The Queen of My Self

Years ago a client, Rose, told me about the death of her grandmother and the fighting that ensued in her family when the time came to divvy up her possessions. This sister wanted the jewelry, that one the china, another one demanded her silver. The only thing that Rose wanted was her grandma’s broom and she didn’t know why she was so drawn to it.

“All I know is that Grandma cherished that broom. She had inherited it from her grandmother who was a slave,” she told me. Aha! That broom was the spirit tool of that woman line. It was power that was passed down from one generation to the next. That broom belonged to La Madama.

La Madama is an orisha-like spirit who originated in the Yoruba culture of West Africa and was carried to the New World on the slave ships.

She is one of many archetypal spirits within the pantheon of Caribbean/Latin American Spiritual traditions and is a common figure in the pagan influenced religions of the African Diaspora such as Voudon in Haiti, Candomble in Brazil, Santeria in the Caribbean, as well as the slave folk traditions of the American South.

She represents the female force within the family unit and is also known as “La Negra” or “La Conga,” Historically Her representation is derived from that of the “house slave,” that is, the slave responsible for the caring and well-being of master’s family. With Her big hips and tits, Her hair tied in a scarf, and an apron around Her ample middle, She is the spitting image of the stereotypical Mammy figure.

La Madama manifests as a strong female spirit who fiercely protects Her children. She is a no-nonsense, tough love spirit who doesn’t put up with stupidity or insolence. She is often depicted with Her hands on Her hips in a “Make my day” attitude or holding Her trusty broom, Her spirit tool, which She uses to sweep away problems and troublesome people.

Her power is so strong that she has remained unchanged, a visible and recognizable image in popular culture. She is Aunt Jemima. Or, I should say, Aunt Jemima is La Madama, still nurturing, still strong, still Mama Africa. Aunt Jemima is anything but a racist symbol.

Sweeping is a widely used metaphor in Goddess mythology. Many cultures gave their goddesses brooms to use as spiritual tools to cleanse the world by sweeping away evil, illness and all that would stand in the way of peace and order.

In ancient Rome, the Goddess Devera was the patroness of the brooms used to purify temples in preparation for various worship services, sacrifices, and celebrations.

In pre-Columbian Mexico, the Aztecs worshipped the witch-goddess Tlazolteotl, who was depicted carrying or riding a broom. She was invoked to sweep away the worshippers’ transgressions.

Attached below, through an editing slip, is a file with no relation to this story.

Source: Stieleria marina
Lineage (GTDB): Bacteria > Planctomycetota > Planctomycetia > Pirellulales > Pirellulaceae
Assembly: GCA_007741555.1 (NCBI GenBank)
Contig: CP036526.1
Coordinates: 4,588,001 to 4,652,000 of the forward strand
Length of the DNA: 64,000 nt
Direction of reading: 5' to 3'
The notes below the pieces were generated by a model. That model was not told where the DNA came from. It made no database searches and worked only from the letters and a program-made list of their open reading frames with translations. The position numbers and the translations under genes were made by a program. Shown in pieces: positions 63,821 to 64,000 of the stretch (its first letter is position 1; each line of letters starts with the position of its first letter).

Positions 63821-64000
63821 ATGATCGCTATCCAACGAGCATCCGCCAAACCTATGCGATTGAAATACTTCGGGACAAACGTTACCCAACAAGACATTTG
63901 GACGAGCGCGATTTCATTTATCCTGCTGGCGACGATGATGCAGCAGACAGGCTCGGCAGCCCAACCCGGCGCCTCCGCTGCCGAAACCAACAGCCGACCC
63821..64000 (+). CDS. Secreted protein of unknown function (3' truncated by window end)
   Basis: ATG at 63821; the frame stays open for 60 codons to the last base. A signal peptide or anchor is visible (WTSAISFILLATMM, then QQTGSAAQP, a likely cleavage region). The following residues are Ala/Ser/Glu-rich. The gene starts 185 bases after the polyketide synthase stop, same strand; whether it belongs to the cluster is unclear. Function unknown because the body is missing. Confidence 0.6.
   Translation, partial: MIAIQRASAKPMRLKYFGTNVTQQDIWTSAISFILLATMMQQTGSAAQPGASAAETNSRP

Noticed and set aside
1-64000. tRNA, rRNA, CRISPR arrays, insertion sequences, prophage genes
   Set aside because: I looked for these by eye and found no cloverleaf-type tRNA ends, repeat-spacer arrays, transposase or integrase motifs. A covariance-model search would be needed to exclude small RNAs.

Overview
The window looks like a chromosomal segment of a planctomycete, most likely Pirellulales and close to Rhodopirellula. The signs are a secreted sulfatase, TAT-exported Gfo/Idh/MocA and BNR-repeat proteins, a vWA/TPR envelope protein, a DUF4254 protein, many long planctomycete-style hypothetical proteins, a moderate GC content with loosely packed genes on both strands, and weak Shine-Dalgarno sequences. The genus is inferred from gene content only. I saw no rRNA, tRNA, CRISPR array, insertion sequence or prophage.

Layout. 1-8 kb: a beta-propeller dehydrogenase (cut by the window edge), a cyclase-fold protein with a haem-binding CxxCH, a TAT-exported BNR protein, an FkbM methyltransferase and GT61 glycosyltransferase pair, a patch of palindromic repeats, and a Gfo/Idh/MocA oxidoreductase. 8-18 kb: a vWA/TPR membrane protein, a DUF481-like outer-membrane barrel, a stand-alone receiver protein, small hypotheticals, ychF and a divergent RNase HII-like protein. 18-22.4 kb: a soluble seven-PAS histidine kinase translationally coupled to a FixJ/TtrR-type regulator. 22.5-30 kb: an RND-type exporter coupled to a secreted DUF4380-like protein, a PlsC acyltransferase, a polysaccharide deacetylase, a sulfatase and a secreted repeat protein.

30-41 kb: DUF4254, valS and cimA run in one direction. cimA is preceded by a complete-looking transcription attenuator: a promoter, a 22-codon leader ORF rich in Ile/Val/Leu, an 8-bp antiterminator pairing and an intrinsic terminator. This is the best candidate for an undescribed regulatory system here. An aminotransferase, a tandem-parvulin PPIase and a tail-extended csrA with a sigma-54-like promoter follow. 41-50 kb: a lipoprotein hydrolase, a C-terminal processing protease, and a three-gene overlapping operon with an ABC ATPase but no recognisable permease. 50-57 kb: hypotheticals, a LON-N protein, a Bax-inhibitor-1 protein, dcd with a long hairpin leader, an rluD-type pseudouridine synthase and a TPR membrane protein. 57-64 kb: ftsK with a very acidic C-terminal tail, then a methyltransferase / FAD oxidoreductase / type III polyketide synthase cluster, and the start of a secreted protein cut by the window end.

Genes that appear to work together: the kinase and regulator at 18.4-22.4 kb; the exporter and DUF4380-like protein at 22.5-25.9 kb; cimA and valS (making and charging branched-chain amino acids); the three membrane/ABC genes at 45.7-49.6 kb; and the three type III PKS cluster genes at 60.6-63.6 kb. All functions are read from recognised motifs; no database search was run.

Cihuacoatl, the Aztec Snake Woman, who wields a broom, was honored by the daily sweeping of the household shrine. This sacred ritual commemorated the time that She saved civilization by donning the robes of a warrior and defeating the dark forces of chaos that befell the culture.

Some theories suggest this near-catastrophe may have been an explosion of a star such as the one that created the so-called “Witch’s Broom Nebula.” In many cultures, a broom, whether it is made from straw or feathers, is a symbol of a comet.

In Chinese mythology comets were recognized as “brooms” that swept away one kingdom and introduced a new world order — the same function of the broom in the Mesoamerican rituals.

In China, the broom goddess is Sao Ch’ing Niang Niang. Known as the Lady with the Broom, She lives on the broom star, Sao Chou, and presides over good weather. When rain continues too long, threatening crops, farmers cut out paper images of brooms and paste them on their doors or fences to bring clear weather and sunshine. These images invoke the Lady with the Broom to sweep away the foul weather.

Shitala Mata, the Bengali Goddess of Disease, sweeps away ailments with her broom. She is revered as the Dispeller of Suffering, Her benevolence is sought by countless devotees who seek the purity she provides.

There should be less talk; a preaching point is not a meeting point. What do you do then? Take a broom and clean someone’s house. That says enough.
– Mother Teresa of Calcutta

She Sweeps With Many-Colored Brooms
She sweeps with many-colored brooms,
And leaves the shreds behind;
Oh, housewife in the evening west,
Come back, and dust the pond!

You dropped a purple ravelling in,
You dropped an amber thread;
And now you’ve littered all the East
With duds of emerald!

And still she plies her spotted brooms,
And still the aprons fly,
Till brooms fade softly into stars —
And then I come away.

~ Emily Dickinson
Complete Poems of Emily Dickinson


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Donna Henes is the author of The Queen of My Self: Stepping into Sovereignty in Midlife. She offers counseling and upbeat, practical and ceremonial guidance for individual women and groups who want to enjoy the fruits of an enriching, influential, purposeful, passionate, and powerful maturity. Consult the MIDLIFE MIDWIFE™

The Queen welcomes questions concerning all issues of interest to women in their mature years. Send your inquiries to



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